Red River Valley Fair, Rabbits, & ND’s Bad Animal Rights Law

Some folks in our society are a tad presumptive and oversensitive. Seriously. An apparent outrage broke out last week as some attendees at the Red River Valley Fair discovered a carnival worker giving away bunnies as prizes.

Worse than the outrage expressed by these lunatic long-eared lovers is the fact that the act of giving away rabbits as prizes is actually illegal under North Dakota law. Can you guess which one? Yep. Section 36-21.1 of the North Dakota Century Code (NDCC). Readers of The Minuteman are somewhat familiar with Section 36-21 of North Dakota law. Part of it is being used in an attempt to prosecute Gladstone Rancher, Gary Dassinger, for abuse and neglect.

And now we have the bunnies. Please, don’t misunderstand me. I like rabbits. They’re cute. I also enjoyed them as table fare growing up on the farm. But I don’t think these carnival workers were giving them away as prizes thinking they’d be a draw for a tasty meal. I’m pretty sure they were a marketing ploy, because they’re cute and kids love them.

But whatever the reasons were that these long-eared furry critters became prizes is irrelevant. There is a fundamental issue at hand here, and it is property rights. Yes, bunnies are property. An uncomfortable reality that no proponent of animal rights appreciates.

And as property, why should the government be able to dictate whether they’re given away as prizes or not? And why the apparent distinction between an animal like a rabbit in comparison to hermit crabs and gold fish (which can

be given away as prizes)? I wonder if hermit crabs and gold fish are offended by the distinction? Where are their equal rights under the law?

One West Fargo woman’s comments in regards to the issue were quite presumptuous. She expressed the idea that people just take the rabbits home and don’t care for them or they turn them loose. Even if it’s true that some would do such a thing with an animal, why should it be up to her or the government to make the determination? And with such a presumption, how would one determine who is qualified to have such an animal in the first place? Are we going to begin doing background checks to own a bunny?

To add to the ridiculous nature of the situation, we have the comments of Red River Valley Fair Director, Bryan Schulz, to Valley News Live:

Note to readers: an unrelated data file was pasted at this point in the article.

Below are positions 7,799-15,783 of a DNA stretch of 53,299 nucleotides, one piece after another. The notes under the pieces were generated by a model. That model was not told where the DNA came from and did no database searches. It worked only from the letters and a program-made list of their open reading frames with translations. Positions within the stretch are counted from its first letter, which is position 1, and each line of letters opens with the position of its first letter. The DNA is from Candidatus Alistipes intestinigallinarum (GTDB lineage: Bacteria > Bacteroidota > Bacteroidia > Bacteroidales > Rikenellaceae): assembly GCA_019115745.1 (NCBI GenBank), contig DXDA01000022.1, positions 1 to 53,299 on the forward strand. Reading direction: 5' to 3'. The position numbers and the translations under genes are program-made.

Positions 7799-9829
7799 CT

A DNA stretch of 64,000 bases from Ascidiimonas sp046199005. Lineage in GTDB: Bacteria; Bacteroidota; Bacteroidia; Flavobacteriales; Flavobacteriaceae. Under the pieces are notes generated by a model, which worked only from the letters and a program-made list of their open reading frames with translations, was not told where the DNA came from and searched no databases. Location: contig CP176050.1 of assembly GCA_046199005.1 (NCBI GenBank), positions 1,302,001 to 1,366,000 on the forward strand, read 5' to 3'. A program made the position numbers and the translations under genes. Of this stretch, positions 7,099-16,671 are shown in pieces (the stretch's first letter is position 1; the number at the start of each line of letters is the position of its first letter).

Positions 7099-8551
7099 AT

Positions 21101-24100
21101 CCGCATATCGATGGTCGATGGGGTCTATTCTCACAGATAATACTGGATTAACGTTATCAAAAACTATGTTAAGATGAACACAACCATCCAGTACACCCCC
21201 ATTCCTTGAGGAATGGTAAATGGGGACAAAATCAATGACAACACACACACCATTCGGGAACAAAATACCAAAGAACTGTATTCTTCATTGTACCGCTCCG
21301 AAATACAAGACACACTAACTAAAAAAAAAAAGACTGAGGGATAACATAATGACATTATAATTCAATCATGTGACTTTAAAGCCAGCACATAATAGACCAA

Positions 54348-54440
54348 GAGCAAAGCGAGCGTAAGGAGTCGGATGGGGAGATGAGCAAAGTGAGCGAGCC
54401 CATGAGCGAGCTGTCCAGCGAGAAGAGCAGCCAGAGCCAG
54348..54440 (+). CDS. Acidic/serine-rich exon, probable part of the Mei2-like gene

“We want to make sure when people are out here, they’re safe. We don’t want people to take home animals – critters – that they can’t take care of. We don’t want them to be harmed in any way. So, that’s why we don’t allow it.”

Yes, folks. Mr. Schulz and the organizers of the Red River Valley Fair want to make sure that you’re safe from these critters we know as rabbits. And they want to make sure the critters are safe from any of us who don’t know how to take care of them.

Apparently these are dangerous times, folks. Where would we be without the protection of the Almighty State and the Red River Valley Fair when it comes to bunnies?

I wonder what’s next? Universal veterinarian care for these critters and others like them? Coverage for everything except the hermit crabs and gold fish of course.

What the heck has happened to North Dakota? It seems we’re losing our minds. And if we don’t push back and eliminate bad laws like Section 36-21, we stand to lose a whole lot more. Perhaps we should pay better attention to what happens in Bismarck every couple of years.





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About T. Arthur Mason 874 Articles
T. Arthur Mason is a native North Dakotan who has spent nearly all of his life in the Peace Garden State. As the third of four children in Western North Dakota, Mason grew to appreciate family and the outdoors. Some of his fondest memories are annual deer hunts with family and friends. In his early teenage years, faith became a central part of T. Arthur Mason's life. He and the majority of his family attend church together on a weekly basis and find this a fulfilling aspect of their lives. Through the influence of his father, T. Arthur Mason became intrigued with politics. As a boy, he attended political events with his father and enjoyed the friendships that resulted as a byproduct of those political associations. As Mason grew older, he became convinced that the quote often attributed to Thomas Jefferson was true, "That government is best which governs least." Today, T. Arthur Mason enjoys time with his wife and children, an occasional hunt, and an increasingly active life on the political scene. This blog is the fulfillment of a dream to design a web site in the realm of politics and to advocate for the principles of Liberty and constitutionally limited government. On behalf of all those that contribute to The Minuteman, we hope you enjoy your time on the site and will share the message with others.